Force tunneling is used when you want all traffic, both intranet and Internet, to go through the UAG DirectAccess server. The default setting for UAG DirectAccess is split tunneling. When Force Tunneling is enabled, all traffic must go through the DirectAccess tunnels. For a DirectAccess client to reach the Internet, the client must be configured to use a web proxy server, or to use the NAT64/DNS64 service on the UAG DirectAccess server to route connections to the Internet (sometimes referred to “bouncing” the connections off the UAG DirectAccess server to the Internet). This guide provides step by step instructions that allow you to demonstrate how to use both methods of Internet access for Force Tunneling enabled DirectAccess clients.

clip_image003Important:

These instructions are designed for configuring a Test Lab using the minimum number of computers. Individual computers are needed to separate the services provided on the network, and to show clearly the required functionality. This configuration is not designed to reflect best practices, nor does it reflect a required or recommended configuration for a production network. The configuration, including IP address assignment and all other configuration parameters, is designed to work only on a separate Test Lab network. For more information on planning and deploying DirectAccess with Forefront UAG for your production network, please see the Forefront UAG DirectAccess design guide and the Forefront UAG DirectAccess deployment guide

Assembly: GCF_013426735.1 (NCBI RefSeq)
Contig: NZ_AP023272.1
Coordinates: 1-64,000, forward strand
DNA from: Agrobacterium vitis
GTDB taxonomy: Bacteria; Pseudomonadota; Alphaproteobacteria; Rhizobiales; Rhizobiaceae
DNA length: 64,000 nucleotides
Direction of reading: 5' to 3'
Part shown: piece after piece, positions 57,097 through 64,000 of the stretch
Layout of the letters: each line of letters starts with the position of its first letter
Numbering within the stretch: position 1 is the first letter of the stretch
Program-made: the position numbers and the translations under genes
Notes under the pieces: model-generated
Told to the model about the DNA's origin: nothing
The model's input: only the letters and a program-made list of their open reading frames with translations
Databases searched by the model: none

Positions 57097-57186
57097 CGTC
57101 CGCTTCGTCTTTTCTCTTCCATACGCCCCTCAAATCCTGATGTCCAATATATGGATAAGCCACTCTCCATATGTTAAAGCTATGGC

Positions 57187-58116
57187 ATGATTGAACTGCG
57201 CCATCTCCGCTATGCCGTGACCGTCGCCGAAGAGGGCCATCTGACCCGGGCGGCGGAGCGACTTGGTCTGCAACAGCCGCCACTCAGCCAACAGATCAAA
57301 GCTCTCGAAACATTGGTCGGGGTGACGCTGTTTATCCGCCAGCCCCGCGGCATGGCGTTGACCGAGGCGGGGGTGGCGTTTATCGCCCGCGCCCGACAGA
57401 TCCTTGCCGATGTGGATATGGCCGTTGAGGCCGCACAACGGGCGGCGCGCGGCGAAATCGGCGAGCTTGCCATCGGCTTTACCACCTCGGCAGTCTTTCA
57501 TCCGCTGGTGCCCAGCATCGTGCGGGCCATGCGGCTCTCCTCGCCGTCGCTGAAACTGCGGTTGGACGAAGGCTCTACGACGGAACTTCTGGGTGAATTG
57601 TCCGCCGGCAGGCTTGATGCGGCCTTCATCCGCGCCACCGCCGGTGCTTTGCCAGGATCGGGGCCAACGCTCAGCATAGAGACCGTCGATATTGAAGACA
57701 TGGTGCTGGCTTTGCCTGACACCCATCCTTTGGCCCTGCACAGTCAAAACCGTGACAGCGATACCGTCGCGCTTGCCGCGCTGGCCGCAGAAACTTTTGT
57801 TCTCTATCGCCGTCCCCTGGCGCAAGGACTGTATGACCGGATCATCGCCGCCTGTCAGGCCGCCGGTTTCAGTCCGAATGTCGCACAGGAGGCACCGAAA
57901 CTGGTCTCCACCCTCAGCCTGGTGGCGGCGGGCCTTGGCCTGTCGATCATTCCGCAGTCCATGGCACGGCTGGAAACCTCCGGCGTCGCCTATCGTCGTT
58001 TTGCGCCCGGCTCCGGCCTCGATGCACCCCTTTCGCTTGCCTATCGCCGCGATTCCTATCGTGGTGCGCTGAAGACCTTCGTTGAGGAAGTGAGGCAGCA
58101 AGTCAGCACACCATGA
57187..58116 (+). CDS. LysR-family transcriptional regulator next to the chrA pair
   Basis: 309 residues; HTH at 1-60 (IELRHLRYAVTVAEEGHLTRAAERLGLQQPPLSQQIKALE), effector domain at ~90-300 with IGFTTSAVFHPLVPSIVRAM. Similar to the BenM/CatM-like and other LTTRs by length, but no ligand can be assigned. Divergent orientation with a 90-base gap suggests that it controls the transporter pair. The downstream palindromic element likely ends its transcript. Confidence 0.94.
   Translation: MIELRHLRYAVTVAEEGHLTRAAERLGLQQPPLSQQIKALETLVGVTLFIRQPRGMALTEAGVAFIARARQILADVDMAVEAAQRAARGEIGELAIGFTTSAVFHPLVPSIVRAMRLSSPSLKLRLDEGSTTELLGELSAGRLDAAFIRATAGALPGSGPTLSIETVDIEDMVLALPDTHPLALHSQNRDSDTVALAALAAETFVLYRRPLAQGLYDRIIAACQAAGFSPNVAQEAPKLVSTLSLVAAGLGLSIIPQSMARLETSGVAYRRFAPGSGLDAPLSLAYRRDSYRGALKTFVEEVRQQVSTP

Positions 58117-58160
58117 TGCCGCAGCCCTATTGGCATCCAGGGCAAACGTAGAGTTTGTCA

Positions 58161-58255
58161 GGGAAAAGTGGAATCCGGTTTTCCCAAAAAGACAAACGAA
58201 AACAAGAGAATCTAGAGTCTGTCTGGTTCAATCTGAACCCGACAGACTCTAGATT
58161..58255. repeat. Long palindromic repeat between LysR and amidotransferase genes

Overview of the Test Lab scenario

In this test lab scenario, Forefront UAG DirectAccess is deployed with:

  • One computer running Windows Server 2008 R2 Enterprise Edition (DC1), that is configured as an intranet domain controller, Domain Name System (DNS) server, Dynamic Host Configuration Protocol (DHCP) server, and an enterprise root certification authority (CA).
  • One intranet member server running Windows Server 2008 R2 Enterprise Edition (UAG1), that is configured as a Forefront UAG SP1 RC DirectAccess server.
  • One intranet member server running Windows Server 2008 R2 Enterprise Edition (APP1) that is configured as a general application server and Network Location Server.